'A' Level Chemistry Problem Analysis: Melting Point of LiCl vs That of NaCl

QN: Why is the melting point of LiCl lower than that of NaCl??

Thought process:

Covalent bonds may be stronger or weaker than ionic bonds, (depending on factors such as effectiveness of orbital overlap and whether there is pi bonding involved for covalent bonds; for ionic bonds, the charge densities of the ions involved matter significantly).

But in explaining why LiCl has a lower melting point compared to NaCl, comparing the strengths of covalent versus ionic bonds per se is inadequate, not to mention wholly imprecise.

With the Li+ cation posessing a higher charge density compared to the Na+ cation, the electron densities of the Cl- anions are polarized to a greater extent by the cations in the LiCl ionic lattice than the NaCl ionic lattice.

Consequently, the LiCl lattice is slightly less ionic (relative to the NaCl lattice that is), and slightly more SIMPLE MOLECULAR (NOT more GIANT COVALENT, critical difference here), meaning that less energy is required to overcome the slightly weakened 'intermolecular' ionic bonds (and not the slightly strengthened 'intramolecular' ionic bonds) holding the Li-Cl units together in the solid lattice structure, hence a lower melting point for LiCl compared to NaCl.

Bear in mind melting LiCl (ie from solid to liquid) doesn't necessitate completely overcoming all ionic bonds (both 'intermolecular' and 'intramolecular') within the solid lattice structure, but rather just overcoming the weakened 'intermolecular' ionic bonds which results in a disruption of the orderly lattice of the solid state.

To help you understand things better, here's a different angle: due to the polarization of Li+ cations, there is now a more unequal distribution of electron densities and hence of electrostatic attractions or ionic bonds throughout the entire LiCl lattice structure, which in effect causes the Li+ cations and the Cl- anions to partially 'pair up' as if they were simply Li-Cl molecules (note though that LiCl as a whole is still actually more ionic than covalent).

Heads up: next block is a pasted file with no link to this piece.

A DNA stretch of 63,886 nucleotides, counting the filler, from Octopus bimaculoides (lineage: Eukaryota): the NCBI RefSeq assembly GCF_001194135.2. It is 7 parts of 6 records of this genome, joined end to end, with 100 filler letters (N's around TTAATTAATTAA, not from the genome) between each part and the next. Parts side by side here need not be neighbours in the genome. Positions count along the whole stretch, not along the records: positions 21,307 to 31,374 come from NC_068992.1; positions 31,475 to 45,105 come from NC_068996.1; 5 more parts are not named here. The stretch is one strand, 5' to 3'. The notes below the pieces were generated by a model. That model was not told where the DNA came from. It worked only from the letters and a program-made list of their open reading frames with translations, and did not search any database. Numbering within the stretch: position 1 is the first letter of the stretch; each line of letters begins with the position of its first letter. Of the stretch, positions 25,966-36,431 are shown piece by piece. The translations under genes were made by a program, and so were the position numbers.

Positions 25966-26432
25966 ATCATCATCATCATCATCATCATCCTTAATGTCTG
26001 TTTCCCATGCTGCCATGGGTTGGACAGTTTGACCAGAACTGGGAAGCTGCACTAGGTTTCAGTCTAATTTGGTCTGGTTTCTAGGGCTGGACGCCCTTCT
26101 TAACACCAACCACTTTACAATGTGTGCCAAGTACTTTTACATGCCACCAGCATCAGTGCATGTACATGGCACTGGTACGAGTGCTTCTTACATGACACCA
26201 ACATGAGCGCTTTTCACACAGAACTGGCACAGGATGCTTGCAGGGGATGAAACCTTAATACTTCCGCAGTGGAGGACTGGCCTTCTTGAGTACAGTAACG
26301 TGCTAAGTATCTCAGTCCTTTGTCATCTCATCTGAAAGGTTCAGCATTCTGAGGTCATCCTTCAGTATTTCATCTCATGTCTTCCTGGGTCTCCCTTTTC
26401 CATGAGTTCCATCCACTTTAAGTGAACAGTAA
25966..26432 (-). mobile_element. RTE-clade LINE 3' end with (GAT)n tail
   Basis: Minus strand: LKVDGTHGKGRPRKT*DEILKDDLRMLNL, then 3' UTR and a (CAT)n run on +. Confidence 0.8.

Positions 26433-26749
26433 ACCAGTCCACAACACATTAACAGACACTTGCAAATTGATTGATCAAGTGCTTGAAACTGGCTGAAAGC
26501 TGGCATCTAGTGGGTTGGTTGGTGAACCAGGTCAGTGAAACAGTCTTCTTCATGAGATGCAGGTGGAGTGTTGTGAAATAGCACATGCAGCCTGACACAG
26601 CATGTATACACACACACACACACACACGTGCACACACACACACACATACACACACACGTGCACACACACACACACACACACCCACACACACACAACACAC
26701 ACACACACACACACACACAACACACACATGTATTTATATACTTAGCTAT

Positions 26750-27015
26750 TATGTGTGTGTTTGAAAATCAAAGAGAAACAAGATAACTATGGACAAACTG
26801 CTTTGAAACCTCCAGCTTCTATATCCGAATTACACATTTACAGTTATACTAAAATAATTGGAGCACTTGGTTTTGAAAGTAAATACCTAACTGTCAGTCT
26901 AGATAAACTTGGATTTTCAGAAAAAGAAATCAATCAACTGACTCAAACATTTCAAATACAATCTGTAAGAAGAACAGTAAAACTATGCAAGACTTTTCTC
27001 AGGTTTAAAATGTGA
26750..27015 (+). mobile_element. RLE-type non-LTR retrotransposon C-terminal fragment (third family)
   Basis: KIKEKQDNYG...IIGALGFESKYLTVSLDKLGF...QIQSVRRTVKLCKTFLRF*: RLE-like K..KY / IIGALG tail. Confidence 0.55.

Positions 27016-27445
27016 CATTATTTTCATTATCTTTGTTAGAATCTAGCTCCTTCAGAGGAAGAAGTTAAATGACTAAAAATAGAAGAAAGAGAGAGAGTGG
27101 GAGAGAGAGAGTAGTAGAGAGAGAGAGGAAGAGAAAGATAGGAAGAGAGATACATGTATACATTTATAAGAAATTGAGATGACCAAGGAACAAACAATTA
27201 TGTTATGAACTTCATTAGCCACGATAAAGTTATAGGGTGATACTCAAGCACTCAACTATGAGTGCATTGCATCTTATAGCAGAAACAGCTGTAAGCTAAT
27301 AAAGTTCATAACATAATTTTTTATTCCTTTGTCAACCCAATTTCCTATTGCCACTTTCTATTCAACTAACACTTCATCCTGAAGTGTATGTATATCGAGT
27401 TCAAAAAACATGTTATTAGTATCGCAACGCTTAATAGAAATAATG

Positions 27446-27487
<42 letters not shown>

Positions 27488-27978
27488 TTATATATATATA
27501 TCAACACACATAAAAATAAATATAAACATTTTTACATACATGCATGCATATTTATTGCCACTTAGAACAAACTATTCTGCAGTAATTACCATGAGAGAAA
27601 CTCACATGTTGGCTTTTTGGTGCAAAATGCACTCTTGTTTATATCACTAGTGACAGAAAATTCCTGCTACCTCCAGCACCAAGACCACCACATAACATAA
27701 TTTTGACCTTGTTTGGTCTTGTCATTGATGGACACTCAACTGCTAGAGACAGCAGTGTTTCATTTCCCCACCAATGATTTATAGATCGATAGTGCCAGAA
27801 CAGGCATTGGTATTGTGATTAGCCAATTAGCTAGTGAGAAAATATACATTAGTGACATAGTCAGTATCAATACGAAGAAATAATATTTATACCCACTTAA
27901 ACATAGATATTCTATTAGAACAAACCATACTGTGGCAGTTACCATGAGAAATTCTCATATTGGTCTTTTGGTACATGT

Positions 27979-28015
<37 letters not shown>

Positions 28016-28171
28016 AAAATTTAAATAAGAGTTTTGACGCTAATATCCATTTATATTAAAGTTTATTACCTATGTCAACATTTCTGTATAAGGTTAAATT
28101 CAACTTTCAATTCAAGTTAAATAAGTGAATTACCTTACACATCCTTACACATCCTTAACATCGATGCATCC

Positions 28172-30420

The implication is that 'intramolecular' Li-Cl bonds (still mostly ionic, but now with slight covalent character) are subsequently strengthened, at the expense of the 'intermolecular' ionic bonds (ie. the electrostatic attractions holding neighbouring Li-Cl 'simple molecular' units together in the solid lattice structure) which are conversely weakened.

This results in lesser energy being required to overcome the weakened 'intermolecular' ionic bonds, and therefore a lower melting point for LiCl compared to NaCl.


The above content is contributed by Mr Heng, owner and 'A' Level Chemistry tutor at Bedok Funland JC. He also goes by the handle UltimaOnline on various online popular homework forums.


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